This 1 Question Is A Communication Game-Changer.

couple appearing to argue with each other

This article originally appeared on iMOM.com and reflects their mission and beliefs.

I’ve been married for 15 years, and my husband is my happiest of happy places. He pulls me into dancing anytime our wedding song comes on, he rubs my feet while we watch Netflix, he makes up silly words and then weaves them into serious conversations. He puts a glass of ice water on my nightstand before bed every night, he orders ice cream with an Australian accent because he knows it makes me laugh, and he selflessly serves our family 365 days a year. All sunshine and rainbows, right?

Not necessarily. Happily ever after can quickly turn into a Greek tragedy with something as simple as a communication breakdown. Since we’re not born knowing exactly how to communicate in a healthy way, and it will likely take a lifetime to hone that skill, my husband and I have found one simple question that has been a communication game-changer.

“What’s your real question?”

That’s it. That’s the magic one-liner that has taught us how to say what we mean and mean what we say. Here’s a rundown of 3 times this simple question might help reroute a communication breakdown.

When Someone Is Hoping for a Specific Answer

“What are your thoughts for dinner tonight?” How many times have you asked that question when you already had thoughts for dinner? You’re in the mood for Thai takeout, but you ask an open-ended question that gets a closed answer—something other than Thai takeout. It’s not fair to get frustrated with the answer (or answerer) when you didn’t ask the real question: “Does Thai takeout sound OK for dinner tonight?”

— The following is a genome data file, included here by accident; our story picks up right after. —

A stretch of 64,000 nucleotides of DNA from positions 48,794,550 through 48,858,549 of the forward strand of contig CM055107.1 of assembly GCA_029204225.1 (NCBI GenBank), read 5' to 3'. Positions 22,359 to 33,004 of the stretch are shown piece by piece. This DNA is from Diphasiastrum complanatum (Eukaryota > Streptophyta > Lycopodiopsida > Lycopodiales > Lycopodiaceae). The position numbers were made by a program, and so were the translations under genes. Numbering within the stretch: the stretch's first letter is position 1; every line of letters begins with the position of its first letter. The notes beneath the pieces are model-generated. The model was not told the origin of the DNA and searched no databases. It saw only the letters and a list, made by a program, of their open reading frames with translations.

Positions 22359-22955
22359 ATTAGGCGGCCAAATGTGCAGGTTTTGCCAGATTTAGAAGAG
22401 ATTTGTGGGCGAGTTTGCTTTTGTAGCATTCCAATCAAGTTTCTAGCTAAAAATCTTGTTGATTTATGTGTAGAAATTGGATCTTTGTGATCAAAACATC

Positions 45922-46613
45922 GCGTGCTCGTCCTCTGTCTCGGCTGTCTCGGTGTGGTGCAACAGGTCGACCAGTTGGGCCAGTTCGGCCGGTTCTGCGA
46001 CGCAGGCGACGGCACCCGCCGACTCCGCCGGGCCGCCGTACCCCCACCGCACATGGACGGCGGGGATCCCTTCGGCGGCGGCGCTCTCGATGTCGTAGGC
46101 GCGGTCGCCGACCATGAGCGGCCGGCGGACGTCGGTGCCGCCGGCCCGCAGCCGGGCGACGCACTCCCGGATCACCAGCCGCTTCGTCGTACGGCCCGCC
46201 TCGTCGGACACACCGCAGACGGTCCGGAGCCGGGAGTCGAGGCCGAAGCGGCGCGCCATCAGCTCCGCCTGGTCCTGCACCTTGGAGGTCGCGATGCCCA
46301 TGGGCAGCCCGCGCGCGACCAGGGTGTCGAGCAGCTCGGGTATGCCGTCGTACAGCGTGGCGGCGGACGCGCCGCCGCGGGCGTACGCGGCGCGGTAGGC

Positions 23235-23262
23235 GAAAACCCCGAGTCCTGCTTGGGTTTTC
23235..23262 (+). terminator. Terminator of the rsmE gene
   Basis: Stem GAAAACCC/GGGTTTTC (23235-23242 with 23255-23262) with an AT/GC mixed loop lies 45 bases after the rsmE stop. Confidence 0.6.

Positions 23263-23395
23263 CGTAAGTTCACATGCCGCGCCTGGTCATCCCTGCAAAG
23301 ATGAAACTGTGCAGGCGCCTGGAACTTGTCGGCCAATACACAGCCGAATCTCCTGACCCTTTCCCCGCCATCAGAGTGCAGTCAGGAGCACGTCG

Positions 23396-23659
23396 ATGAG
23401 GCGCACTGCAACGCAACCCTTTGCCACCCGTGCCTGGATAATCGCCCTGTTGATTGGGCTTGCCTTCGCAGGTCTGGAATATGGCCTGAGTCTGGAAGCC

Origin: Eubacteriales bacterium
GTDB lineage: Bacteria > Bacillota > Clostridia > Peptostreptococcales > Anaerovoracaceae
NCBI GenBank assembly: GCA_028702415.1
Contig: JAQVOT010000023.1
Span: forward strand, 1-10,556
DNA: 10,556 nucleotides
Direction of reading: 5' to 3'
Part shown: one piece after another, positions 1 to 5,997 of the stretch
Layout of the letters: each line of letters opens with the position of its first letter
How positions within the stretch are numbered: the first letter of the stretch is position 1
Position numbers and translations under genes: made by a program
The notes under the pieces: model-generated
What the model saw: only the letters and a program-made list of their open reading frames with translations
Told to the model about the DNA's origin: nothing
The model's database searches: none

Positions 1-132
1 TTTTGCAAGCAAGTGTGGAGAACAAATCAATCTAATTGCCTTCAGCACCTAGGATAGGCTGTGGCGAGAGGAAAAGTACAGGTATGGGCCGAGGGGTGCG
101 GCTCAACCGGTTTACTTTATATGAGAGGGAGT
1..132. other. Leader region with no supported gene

When Someone Has an Uncommunicated Expectation

I wanted to hit the road at 9 a.m. for our long-awaited beach vacation. Apparently, my husband wanted to mow the lawn at that same exact time. When I asked him, “What’s your status?” he sensed my agitation and knew that I really meant, “When are you going to be done with the lawn and ready to leave?” When he quickly shot back with, “What’s your real question?” it forced me to reflect on the fact that I hadn’t clearly communicated my expectation of leaving the house at 9 a.m. I knew what I wanted, and he knew what he wanted, but we weren’t on the same page until the question required us to process our expectations together.

When Someone Needs Practice Being Assertive or Direct

We kind of take over my parents’ house when we visit every July. After a few days of settling in this past summer, my mom said something along the lines of, “Would it be helpful if I clean out some drawers so the boys have a place to put their clothes?” When I told her they were fine, I got the impression she actually wanted the boys to put their clothes in a drawer—but she didn’t want to say that directly. She wanted me to read between the lines. I should’ve said, “What’s your real question?” My response would’ve been different if the question had been, “Will you please make sure the boys put their clothes in the drawers?” We’ve all had similar conversations with our husbands, but practicing direct communication helps clear things up, and it prevents unnecessary conflict.

But be careful how you use the question.

It takes practice learning how to say what you mean, and it takes humility to respond to “What’s your real question?” without being defensive or snarky. Using this communication strategy also requires you to know your husband well enough to discern when he isn’t asking the real question—and why that might be (he fears the real answer, he wants to avoid tension, or perhaps the timing is wrong). But knowing yourself is ultimately the most important key to this equation. Many of our communication blunders have been resolved with this approach, and even more have been avoided since I’ve learned how to proactively work through my real question before addressing my husband. The combo of relational awareness, respectful assertiveness, and humble reactiveness is the communication sweet spot.

Where do you need the most practice saying what you mean?

This article originally appeared on iMOM.com and reflects their mission and beliefs.

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